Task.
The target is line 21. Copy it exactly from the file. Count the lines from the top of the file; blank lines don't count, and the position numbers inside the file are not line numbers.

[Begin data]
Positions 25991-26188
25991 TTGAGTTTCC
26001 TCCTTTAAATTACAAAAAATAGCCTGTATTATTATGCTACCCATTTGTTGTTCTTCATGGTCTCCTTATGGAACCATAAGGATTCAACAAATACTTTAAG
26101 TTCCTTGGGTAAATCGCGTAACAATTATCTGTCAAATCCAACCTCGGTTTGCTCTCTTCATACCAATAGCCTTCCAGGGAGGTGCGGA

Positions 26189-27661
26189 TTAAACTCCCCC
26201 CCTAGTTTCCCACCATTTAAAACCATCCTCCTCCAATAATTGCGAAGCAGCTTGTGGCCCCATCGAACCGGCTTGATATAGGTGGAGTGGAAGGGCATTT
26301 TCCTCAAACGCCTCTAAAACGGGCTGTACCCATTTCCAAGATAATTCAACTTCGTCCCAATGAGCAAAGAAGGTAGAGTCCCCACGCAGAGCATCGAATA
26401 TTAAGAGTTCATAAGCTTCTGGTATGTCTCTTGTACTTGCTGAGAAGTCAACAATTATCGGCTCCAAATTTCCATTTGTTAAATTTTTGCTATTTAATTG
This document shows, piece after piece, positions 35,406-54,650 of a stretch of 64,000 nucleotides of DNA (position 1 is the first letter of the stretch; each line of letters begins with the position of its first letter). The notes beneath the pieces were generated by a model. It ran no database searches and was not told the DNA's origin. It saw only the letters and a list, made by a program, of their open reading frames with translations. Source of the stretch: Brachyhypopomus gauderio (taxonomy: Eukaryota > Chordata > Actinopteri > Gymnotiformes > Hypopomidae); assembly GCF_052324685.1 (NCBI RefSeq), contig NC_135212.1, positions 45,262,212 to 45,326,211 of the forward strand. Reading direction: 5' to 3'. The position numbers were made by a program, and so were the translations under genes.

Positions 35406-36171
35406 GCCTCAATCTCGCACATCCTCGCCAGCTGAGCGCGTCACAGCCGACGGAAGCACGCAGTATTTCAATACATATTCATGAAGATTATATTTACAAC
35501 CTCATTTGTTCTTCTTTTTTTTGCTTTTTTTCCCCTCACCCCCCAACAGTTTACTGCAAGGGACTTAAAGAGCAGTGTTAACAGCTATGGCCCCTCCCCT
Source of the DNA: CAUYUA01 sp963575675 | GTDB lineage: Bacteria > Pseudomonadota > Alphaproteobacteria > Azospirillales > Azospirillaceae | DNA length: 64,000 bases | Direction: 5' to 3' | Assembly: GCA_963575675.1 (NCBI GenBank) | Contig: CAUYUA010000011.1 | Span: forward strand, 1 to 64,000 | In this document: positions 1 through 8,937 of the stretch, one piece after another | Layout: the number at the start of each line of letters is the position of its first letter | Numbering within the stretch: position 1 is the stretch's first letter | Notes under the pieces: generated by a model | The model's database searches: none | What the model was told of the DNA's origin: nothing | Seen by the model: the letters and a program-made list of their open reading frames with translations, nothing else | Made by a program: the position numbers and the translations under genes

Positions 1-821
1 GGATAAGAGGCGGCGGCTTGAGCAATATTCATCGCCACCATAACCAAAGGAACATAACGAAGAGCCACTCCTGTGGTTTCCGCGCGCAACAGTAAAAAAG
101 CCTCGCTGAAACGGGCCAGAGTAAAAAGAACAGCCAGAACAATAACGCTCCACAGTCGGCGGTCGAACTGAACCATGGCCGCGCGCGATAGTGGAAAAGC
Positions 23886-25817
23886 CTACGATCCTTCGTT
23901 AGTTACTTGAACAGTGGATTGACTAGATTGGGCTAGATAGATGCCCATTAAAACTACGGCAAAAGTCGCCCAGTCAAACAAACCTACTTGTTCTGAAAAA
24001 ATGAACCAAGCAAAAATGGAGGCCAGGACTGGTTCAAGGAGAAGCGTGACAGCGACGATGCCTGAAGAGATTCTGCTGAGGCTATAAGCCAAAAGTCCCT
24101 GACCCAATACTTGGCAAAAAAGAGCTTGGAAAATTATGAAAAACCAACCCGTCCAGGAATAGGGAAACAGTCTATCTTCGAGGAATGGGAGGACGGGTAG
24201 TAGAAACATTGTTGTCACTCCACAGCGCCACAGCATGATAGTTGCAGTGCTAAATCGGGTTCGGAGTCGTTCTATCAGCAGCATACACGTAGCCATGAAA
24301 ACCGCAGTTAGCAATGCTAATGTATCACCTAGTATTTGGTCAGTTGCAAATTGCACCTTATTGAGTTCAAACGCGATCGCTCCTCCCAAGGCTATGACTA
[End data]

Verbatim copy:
24001 ATGAACCAAGCAAAAATGGAGGCCAGGACTGGTTCAAGGAGAAGCGTGACAGCGACGATGCCTGAAGAGATTCTGCTGAGGCTATAAGCCAAAAGTCCCT